The Artistry of Bob Dylan
There are two types of performers, artists and entertainers, and I highly recommend that you don’t go messing up the two. Entertainers are there for your benefit and enjoyment. Artists are there solely for theirs. Over a career that has spanned nearly sixty years, Bob Dylan has always been an adamant part of the latter category. I had a chance to see him live recently, and how you viewed this concert depended largely on what you expected from him and his performance.
Now I had seen Dylan twice before with two widely divergent results that were principally attributable to his varying degree of intoxication. The first time I saw him, he could barely stand upright, and his slurring of words was so pronounced that you couldn’t make out a damn thing he sang, if you could actually interpret his mumblings as singing. But the second time I saw him was in a small venue in Burlington, Vermont, and he was lucid and sublime. In fact, before the show started the other night, my friend Matt and I were discussing our relative past experiences seeing Dylan, and he described one night that was “downright shitty” and another that was “transcendent”. So going into the show the other night, I knew it was likely to be one or the other of those two dichotomous extremes, and that we would be able to discern which it would be after hearing Dylan either belt out or garble just a few short lines.
And to my great delight, it was definitely the former. Even at age 81, Dylan was engaged and energetic, playing guitar for a prolonged instrumental opener before switching to piano for the remainder of the evening. His band was tight and inspired, providing a melodic backdrop that was seamless in its accompaniment. They played for just short of two hours with no encore whatsoever. And even though Bob Dylan has a voluminous catalog of songs that pretty much everyone in that audience knew by heart and expected him to play, he played absolutely none of them. Even die-hard Dylan fans, like my former roommate from college, could not have picked a single song they played out of a police lineup.
Of course, Bob Dylan is no dummy. He knows exactly what songs his audience wants to hear, classic anthems of the 60’s and 70’s such as “Like a Rolling Stone”, “Tangled Up in Blue”, “It Aint Me Babe”, etc, etc, etc. But Bob Dylan clearly didn’t give a shit what anyone wanted to hear. He played what he wanted to play, and you could either take it or leave it as far as he was concerned. You either appreciated the musical genius and artistry he provided you or you could pleasantly, or not so pleasantly as the case may be, fuck off.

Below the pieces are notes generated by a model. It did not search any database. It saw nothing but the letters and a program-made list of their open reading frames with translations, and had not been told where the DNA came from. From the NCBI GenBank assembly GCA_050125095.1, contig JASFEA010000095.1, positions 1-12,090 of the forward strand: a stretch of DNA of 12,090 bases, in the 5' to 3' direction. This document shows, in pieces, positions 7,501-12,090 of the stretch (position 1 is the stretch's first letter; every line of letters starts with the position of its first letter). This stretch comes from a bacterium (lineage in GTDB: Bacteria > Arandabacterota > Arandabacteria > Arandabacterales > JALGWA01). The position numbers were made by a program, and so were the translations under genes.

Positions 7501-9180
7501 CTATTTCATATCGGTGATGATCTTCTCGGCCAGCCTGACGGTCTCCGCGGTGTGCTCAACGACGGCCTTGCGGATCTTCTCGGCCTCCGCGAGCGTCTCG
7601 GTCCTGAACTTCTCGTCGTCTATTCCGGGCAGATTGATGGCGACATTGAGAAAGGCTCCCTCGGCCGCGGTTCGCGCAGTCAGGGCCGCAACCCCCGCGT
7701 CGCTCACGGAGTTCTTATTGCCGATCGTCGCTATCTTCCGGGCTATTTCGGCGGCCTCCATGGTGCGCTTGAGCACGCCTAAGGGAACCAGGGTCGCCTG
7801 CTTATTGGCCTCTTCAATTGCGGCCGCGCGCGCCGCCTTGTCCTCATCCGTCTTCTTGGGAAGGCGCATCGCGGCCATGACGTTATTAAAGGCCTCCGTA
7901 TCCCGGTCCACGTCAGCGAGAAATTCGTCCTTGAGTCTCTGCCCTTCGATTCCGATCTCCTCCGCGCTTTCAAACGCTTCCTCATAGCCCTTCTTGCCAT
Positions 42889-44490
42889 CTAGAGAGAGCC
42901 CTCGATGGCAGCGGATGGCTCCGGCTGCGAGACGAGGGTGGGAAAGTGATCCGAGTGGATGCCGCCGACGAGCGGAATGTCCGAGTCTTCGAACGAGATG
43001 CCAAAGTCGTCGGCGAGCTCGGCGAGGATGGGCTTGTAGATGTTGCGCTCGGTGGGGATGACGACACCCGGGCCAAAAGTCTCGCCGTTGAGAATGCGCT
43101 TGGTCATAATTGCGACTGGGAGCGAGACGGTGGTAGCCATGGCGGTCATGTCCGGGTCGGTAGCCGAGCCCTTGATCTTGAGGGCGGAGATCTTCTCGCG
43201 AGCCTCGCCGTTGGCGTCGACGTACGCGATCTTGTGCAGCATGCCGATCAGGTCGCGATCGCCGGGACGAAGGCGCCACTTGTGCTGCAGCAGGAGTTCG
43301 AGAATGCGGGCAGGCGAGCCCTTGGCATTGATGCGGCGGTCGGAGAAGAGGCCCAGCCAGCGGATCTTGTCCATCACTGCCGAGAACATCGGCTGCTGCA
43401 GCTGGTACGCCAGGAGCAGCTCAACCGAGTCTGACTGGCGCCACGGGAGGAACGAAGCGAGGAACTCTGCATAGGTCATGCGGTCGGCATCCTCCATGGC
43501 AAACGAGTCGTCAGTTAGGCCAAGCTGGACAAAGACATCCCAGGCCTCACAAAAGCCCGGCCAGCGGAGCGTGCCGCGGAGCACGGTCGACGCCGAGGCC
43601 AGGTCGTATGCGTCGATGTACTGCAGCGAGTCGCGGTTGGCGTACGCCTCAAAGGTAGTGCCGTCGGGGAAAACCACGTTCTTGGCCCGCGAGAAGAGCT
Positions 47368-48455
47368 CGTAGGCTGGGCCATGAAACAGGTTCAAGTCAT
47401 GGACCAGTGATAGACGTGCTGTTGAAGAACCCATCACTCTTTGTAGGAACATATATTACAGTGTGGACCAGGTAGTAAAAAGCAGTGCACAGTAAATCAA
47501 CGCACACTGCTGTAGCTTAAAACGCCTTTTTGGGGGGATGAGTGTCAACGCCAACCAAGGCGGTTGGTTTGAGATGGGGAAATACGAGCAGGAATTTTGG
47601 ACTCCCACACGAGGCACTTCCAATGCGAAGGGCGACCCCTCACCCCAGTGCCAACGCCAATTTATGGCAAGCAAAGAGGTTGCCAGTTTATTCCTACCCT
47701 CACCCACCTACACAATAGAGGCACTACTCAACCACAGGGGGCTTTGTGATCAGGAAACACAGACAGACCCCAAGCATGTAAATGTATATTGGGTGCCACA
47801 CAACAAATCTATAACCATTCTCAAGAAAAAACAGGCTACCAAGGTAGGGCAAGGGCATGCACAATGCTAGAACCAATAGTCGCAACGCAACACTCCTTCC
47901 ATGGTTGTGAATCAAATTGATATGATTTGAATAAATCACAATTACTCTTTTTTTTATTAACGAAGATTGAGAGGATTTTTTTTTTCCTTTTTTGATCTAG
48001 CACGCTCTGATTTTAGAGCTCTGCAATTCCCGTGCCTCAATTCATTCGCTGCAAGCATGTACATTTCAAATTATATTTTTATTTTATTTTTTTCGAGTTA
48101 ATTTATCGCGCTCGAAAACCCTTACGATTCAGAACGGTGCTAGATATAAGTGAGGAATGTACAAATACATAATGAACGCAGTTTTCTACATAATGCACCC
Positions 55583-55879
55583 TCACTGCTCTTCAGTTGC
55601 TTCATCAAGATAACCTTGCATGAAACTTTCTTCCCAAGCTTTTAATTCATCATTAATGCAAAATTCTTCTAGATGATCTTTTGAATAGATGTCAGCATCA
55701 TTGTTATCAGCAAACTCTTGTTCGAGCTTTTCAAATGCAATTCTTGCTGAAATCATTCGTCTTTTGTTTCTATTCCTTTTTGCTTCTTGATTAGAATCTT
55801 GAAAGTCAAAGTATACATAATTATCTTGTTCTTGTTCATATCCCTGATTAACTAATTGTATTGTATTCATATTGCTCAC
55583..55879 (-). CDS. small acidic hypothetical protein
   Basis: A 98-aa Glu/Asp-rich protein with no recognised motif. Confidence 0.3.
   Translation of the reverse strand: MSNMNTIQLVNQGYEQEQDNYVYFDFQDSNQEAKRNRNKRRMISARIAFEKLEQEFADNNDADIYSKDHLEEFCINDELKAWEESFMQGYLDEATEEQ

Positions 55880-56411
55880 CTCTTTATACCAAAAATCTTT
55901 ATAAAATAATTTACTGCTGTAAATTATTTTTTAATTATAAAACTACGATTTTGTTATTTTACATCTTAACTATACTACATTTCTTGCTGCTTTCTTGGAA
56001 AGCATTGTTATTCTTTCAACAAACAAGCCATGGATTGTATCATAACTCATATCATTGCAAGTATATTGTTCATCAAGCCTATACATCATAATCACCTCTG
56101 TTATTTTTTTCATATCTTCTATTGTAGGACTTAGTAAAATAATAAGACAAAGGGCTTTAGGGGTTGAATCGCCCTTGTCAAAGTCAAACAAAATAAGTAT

I remember years ago hearing an interview with Rod Stewart asking him what songs he loved to play in concert. When he responded with “Maggie May”, the interviewer was taken aback, stunned that Stewart would respond with a song he had sung pretty much every single night of his long, illustrious career. But Stewart rejoined that he loved playing that song because it was the one that audiences most wanted to hear, that they had come hoping to hear it and that he relished the opportunity to fulfill that longing. That’s because Rod Stewart is an entertainer at heart. He performs with the sole intent of providing joy to those who come to see him. That’s what makes an entertainer.
But that has never been Bob Dylan. Back when I was in college, that same roommate I mentioned earlier made me watch a two-hour documentary on Dylan. To be honest, it was often difficult to watch. Dylan generally exudes a caustic intelligence and arrogance that is both pervasive and off-putting. He knows that he is the smartest person in the room and lets you know it. When being surrounded by interviewers asking him questions, his retorts are often demeaning and deliberately patronizing. He does not suffer fools, and is more than happy to expose their ignorance through quips that can reduce them to a mere shadow of their usual selves. That is because Dylan is an artist, and artists aren’t there for your amusement. They are there for the art, and the audience is simply the financial expediency for providing them the opportunity to perform.
When Dylan got up and played a two-hour show without a single song that anyone knew, he was making a statement. He was telling his audience that he was playing for himself and his art, not them. When I turned to my buddy Matt and suggested that the show reminded me of Tom Waits and he responded with Leonard Cohen, we both inherently grasped the rarified air that those compliments were intended to suggest. I wasn’t familiar with the songs, but the music itself was glorious. For those who cared to listen to the music for the sake of the music itself, to listen with the aesthetic sensibility of appreciating art for art’s sake, they were treated to a divine moment by an aging legend whose only allegiance is to the music he plays. But for those who went in with the expectation of hearing what they themselves wanted to hear, they left highly disappointed by an artist who refused to yield his vision to their desires.
There is a time and place in this world for both entertainers and artists, for those who perform for the audience and those who perform for the art. But with an ever-increasing commercialism comes fewer and fewer artists, those who would forsake the accolades and material rewards entertaining provides out of a dedication to the purity of the art they create. Go watch Journey the next time they come to your town and sing along with every former hit they break out for you because they know that’s what you want to hear, but appreciate the artists when you have the occasion to revel in their presence. Those moments, after all, are just blowin’ in the wind.
Steven Craig is the author of the best-selling novel WAITING FOR TODAY, as well as numerous published poems, short stories, and dramatic works. Read his blog TRUTH: In 1000 Words or Less every THURSDAY at www.waitingfortoday.com